Modifier bit 14 turns on the audible alarm trigger in the adapter.

Modifier bit 15 turns off the audible alarm trigger.


Read (010)

SCA IOCC Read command

The read command instructs the 1130 to transfer the contents of the adapter buffer to the core storage location specified in the address portion of the command. Modifier bits 14 and 15 must be 0's in application programs. When on, they are used for reading diagnostic words.


Control (100)

SCA IOCC Control command

The control command is always used with a modifier bit. This command causes the adapter to accomplish the functions specified by the modifier.

Modifier bit 8, when set to 1, enables the adapter for auto answer operation. Auto answer allows the adapter to interrupt the 1130 program in response to a telephone ring from the remote terminal.

Modifier bit 9, when set to 1, disables the auto answer operation and does not allow a telephone ring from the remote terminal to interrupt the 1130 program.

Modifier bit 10 reverses the status of the timers from run to inhibit or from inhibit to run.

Modifier bit 11 sets the adapter to the synchronize mode. This is used to establish and maintain synchronization in the STR mode with minimum program interruption. Idles are transmitted without the program being interrupted until transmit time-out occurs.

In binary synchronous mode, modifier bit 11 allows the adapter to transmit in the synchronize mode. Write responses occur normally. A transmission longer than 1.25 seconds causes a time-out interrupt. The program must transmit the synchronous idle sequence before continuing to transmit data. The synchronous idle sequence is the only synchronization necessary in BSC. This usually consists of two sync characters.

If the SCA is not already in transmit mode when this command is given, a turnaround occurs. The turnaround, with a 1 in position 0, 1, 3, or 4 of the address word in the IOCC, resets the corresponding position of the DSW.

The on condition of modifier bit 12 places the adapter in a diagnostic condition. Bit 12 should be off for all application programs. Because of the short time between interrupts in this condition, the diagnostic program should be run alone.

Modifier bit 13 is the end operation command. This command resets the adapter regardless of the mode of operation. If the adapter is in the transmit mode, the reset is delayed until a character gap of one character is detected. This allows the last character to get through the data set before the adapter is reset. It then resets the adapter and also resets the timers used in the synchronization mode and disconnects the adapter from the communication line if a switched network is used. In binary synchronous mode, this command should be issued after a receive time-out to reset the clock.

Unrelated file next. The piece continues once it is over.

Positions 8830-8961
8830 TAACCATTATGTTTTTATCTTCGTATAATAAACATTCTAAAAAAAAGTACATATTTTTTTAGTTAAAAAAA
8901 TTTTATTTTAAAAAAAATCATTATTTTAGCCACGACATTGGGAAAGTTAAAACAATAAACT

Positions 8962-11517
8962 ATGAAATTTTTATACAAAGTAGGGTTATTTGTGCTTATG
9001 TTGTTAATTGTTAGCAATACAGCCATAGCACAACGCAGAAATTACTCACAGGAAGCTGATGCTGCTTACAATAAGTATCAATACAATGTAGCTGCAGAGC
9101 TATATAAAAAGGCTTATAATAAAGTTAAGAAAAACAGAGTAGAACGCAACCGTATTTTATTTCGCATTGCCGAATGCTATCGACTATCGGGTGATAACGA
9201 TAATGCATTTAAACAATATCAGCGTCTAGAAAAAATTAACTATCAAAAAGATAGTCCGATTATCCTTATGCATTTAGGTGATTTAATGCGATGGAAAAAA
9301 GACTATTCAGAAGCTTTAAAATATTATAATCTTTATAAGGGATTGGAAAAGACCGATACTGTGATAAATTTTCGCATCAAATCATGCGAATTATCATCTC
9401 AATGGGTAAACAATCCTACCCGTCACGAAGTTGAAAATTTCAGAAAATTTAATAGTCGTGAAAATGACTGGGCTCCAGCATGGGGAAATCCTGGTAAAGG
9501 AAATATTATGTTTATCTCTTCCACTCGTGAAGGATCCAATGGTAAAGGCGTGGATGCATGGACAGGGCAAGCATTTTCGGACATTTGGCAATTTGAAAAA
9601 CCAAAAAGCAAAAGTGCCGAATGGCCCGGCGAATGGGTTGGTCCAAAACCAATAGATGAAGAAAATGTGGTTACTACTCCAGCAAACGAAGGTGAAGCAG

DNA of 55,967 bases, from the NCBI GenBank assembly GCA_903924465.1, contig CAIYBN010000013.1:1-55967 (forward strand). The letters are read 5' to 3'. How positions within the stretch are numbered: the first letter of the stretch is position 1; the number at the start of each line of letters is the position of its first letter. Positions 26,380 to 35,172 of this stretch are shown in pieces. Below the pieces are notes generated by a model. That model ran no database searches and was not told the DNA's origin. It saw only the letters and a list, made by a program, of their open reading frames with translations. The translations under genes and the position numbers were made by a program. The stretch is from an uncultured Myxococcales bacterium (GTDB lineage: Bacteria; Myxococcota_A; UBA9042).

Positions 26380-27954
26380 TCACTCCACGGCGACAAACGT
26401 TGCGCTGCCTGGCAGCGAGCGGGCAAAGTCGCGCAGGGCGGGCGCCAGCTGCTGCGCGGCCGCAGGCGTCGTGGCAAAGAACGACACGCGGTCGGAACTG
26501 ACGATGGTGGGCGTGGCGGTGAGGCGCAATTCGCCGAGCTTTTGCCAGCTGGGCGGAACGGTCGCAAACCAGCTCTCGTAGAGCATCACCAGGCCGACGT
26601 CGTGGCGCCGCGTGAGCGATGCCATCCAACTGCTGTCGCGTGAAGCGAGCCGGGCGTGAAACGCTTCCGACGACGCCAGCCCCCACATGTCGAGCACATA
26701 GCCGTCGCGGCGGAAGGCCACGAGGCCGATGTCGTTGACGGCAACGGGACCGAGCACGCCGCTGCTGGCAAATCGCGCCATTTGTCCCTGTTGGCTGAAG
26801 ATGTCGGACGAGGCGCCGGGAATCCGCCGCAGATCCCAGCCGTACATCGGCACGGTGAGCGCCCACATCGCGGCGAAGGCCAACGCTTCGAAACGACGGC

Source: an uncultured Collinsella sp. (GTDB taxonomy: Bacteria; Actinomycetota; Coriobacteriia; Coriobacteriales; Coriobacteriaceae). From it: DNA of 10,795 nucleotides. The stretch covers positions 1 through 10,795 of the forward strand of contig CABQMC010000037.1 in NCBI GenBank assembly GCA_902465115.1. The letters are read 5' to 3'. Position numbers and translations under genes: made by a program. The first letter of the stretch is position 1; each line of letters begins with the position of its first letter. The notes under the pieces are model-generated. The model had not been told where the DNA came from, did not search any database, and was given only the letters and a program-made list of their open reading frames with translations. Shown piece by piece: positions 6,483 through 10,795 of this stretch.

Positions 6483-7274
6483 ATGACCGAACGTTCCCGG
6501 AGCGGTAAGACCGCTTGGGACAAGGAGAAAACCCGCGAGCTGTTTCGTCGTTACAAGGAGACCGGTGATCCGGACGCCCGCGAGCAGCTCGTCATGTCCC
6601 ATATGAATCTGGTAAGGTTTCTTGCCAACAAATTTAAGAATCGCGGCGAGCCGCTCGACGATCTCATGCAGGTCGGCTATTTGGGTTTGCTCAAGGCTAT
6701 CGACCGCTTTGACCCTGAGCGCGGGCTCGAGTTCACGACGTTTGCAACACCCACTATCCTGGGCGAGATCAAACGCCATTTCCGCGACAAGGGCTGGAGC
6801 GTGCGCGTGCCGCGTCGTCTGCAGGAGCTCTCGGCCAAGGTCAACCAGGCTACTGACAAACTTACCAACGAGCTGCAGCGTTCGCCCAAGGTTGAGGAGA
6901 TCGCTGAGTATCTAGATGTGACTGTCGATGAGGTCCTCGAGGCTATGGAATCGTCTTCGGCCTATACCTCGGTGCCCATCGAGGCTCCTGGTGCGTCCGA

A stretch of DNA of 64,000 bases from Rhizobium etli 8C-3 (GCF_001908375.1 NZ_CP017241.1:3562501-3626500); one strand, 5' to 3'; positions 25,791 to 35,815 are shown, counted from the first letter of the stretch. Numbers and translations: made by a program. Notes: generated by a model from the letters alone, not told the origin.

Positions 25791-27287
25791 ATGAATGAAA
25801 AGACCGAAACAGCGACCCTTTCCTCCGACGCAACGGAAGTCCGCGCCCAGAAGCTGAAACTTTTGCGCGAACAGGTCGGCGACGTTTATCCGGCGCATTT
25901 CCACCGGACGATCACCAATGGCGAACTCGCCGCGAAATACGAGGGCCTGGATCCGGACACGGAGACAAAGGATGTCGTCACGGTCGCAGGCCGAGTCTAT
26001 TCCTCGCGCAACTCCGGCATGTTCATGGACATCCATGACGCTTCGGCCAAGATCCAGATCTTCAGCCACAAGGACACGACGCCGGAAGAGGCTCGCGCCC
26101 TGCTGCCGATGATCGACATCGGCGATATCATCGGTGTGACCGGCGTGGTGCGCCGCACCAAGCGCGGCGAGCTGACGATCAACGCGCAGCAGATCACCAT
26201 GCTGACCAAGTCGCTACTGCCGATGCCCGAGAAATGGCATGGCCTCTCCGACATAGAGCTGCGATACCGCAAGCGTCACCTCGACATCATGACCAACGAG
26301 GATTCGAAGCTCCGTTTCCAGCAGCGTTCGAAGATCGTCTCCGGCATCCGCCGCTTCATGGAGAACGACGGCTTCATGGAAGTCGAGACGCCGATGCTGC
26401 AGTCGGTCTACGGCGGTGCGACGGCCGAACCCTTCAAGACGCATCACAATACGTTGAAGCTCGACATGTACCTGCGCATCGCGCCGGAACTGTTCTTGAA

Modifier bit 14 is used to set the adapter for a six-bit character frame. Setting bit 14 automatically resets the seven-bit character mode.

Modifier bit 15 is used to set the adapter for a seven-bit character frame. Setting bit 15 automatically resets the six-bit character mode.

Both frame size modes are reset when the adapter leaves both the receive and transmit mode. Thus it becomes necessary to reenter the proper mode after each line turnaround. Attempting to set both bit 14 and bit 15 with the same instruction is ambiguous and may result in an error.


Initiate Write (101)

SCA IOCC Initiate Write command

The initiate write command places the adapter in the transmit mode of operation.

If the SCA is not already in transmit mode when this command is given, a turnaround occurs. The turnaround, with a 1 in position 0, 1, 3, or 4 of the address word in the IOCC, resets the corresponding position of the DSW (i.e., read response, write response, timeout, or auto answer request). Initiate write with modifier bit 9 on resets all conditions in the adapter.


Initiate Read(110)

SCA IOCC Initiate Read command

The initiate read command places the adapter in the receive mode of operation.

An initiate read command with modifier bit 14 on sets the send/receive run trigger and places the adapter in slave mode operation for STR operation. This mode of operation is used with two-wire half-duplex systems. In the slave mode the adapter should not be programmed to transmit data records to the master. The only transmissions that the adapter will make are the normal responses to the inquiry from the master and the normal acknowledgments. The start-read command and a modifier bit 15 clears the send/receive run trigger and removes the adapter from slave mode operations. This clearing places the adapter in the master mode, which is used for the transmission of data.


Sense Device (111)

SCA IOCC Sense Device command

The sense device command instructs the 1130 to sense the device status word (DSW). The DSW is generated by the adapter to indicate the cause of the interrupt. The DSW for the adapter is shown in Figure 77.

Sense DSW with modifier bit 14 on will restart the timers. If the synchronous idle sequence is received while in BSC receive mode, the program should restart the timer. If the timer is not reset within 3 seconds, the adapter will cause a time-out interrupt. Sense DSW with modifier bit 15 on resets the device status word responses.

TIMING FOR SCA PROGRAMMING

In order to prevent an overrun on receive a character must be sent from the SCA buffer following a read response interrupt within the period shown in Figure 78. Also to prevent a character gap on transmission, a character must be written to the SCA buffer following a write response within the period shown in Figure 78.


Figure 78.  Transmission timing
Figure 78. Transmission Timing



But wait, there's MORE...

And there's LESS...

And there's the rest